Former U.S. National Security Agency contractor Edward Snowden used login credentials and passwords provided unwittingly by colleagues at a spy base in Hawaii to access some of the classified material he leaked to the media, sources said.
A handful of agency employees who gave their login details to Snowden were identified, questioned and removed from their assignments, said a source close to several U.S. government investigations into the damage caused by the leaks.
Snowden may have persuaded between 20 and 25 fellow workers at the NSA regional operations center in Hawaii to give him their logins and passwords by telling them they were needed for him to do his job as a computer systems administrator, a second source said.
Officials with the NSA and the Office of Director of National Intelligence declined to comment due to a criminal investigation related to Snowden.
People familiar with efforts to assess the damage to U.S. intelligence caused by Snowden’s leaks have said assessments are proceeding slowly because Snowden succeeded in obscuring some electronic traces of how he accessed NSA records.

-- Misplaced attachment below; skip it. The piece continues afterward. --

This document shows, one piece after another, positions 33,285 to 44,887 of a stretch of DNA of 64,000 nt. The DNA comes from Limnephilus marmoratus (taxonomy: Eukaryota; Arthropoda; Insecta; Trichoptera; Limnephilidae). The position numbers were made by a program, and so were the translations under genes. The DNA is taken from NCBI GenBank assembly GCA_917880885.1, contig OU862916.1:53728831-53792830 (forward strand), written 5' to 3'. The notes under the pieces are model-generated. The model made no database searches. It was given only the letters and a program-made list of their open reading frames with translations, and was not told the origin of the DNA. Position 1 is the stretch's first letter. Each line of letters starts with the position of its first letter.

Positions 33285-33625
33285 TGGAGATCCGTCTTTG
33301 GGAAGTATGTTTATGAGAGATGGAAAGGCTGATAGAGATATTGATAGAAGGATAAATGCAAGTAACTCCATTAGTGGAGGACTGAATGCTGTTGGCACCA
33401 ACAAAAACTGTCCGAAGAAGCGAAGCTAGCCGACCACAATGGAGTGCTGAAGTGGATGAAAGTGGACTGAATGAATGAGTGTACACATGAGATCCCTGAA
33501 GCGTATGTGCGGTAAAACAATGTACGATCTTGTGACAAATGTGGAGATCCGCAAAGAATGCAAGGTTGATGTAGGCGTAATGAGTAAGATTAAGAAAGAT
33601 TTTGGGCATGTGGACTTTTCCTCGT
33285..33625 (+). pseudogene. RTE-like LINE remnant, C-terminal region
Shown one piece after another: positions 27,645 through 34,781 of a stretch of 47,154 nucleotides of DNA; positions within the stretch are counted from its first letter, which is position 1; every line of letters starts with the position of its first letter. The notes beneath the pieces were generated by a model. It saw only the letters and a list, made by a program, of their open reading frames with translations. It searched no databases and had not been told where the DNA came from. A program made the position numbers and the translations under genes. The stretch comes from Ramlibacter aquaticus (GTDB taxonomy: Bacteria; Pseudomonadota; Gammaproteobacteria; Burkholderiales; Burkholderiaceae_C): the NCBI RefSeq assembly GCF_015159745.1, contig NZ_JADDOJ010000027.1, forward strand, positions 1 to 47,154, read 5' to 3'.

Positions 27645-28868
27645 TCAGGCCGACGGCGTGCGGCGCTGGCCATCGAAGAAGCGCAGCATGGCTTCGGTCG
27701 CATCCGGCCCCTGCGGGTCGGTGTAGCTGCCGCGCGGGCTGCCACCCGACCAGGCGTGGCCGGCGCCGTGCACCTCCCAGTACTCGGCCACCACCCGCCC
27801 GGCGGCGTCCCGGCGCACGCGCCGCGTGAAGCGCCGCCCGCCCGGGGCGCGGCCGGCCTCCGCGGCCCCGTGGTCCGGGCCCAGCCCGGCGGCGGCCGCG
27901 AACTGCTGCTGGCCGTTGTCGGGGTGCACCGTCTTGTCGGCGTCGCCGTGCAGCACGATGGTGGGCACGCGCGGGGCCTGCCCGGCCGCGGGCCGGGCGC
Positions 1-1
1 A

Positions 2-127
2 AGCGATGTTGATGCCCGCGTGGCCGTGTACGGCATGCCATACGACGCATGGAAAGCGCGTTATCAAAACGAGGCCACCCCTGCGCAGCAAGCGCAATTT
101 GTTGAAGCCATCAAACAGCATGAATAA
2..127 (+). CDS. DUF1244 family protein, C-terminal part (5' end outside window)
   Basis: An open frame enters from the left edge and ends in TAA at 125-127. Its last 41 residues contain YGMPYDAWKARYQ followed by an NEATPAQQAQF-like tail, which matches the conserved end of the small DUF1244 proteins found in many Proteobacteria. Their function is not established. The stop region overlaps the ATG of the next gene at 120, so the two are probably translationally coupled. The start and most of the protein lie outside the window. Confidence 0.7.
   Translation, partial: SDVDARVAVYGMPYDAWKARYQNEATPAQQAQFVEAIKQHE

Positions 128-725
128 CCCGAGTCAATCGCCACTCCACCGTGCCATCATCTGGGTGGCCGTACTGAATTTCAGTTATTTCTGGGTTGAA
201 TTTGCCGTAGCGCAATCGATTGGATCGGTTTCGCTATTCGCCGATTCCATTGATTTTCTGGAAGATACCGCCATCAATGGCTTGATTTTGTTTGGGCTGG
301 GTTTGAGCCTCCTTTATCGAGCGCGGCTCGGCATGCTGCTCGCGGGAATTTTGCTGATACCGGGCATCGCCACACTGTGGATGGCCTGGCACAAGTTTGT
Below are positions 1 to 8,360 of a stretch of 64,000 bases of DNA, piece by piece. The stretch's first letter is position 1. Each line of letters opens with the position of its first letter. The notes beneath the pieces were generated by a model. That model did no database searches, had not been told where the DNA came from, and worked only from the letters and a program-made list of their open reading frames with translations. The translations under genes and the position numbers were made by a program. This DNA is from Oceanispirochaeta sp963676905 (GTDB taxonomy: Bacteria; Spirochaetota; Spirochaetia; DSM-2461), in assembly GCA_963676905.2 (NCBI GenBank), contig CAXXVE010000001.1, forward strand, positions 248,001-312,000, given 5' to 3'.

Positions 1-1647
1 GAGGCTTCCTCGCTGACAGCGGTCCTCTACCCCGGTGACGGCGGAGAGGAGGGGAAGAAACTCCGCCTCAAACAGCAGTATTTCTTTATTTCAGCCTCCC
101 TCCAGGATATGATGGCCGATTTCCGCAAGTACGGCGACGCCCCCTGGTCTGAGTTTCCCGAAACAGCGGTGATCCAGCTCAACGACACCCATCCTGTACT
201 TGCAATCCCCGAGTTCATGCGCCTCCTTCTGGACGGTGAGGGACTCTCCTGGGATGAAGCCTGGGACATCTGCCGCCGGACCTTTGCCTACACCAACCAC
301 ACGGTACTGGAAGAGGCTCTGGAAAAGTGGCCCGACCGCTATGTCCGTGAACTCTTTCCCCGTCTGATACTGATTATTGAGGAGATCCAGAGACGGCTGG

The sources did not know if the NSA employees who were removed from their assignments were given other duties or fired.
While the U.S. government now believes it has a good idea of all the data to which Snowden could have accessed, investigators are not positive which and how much of that data Snowden actually downloaded, the sources said.
Now that anonymous officials disseminated these claims through Reuters, let’s blindly assume they’re true http://t.co/4fkpPGQWUw
— Glenn Greenwald (@ggreenwald) November 8, 2013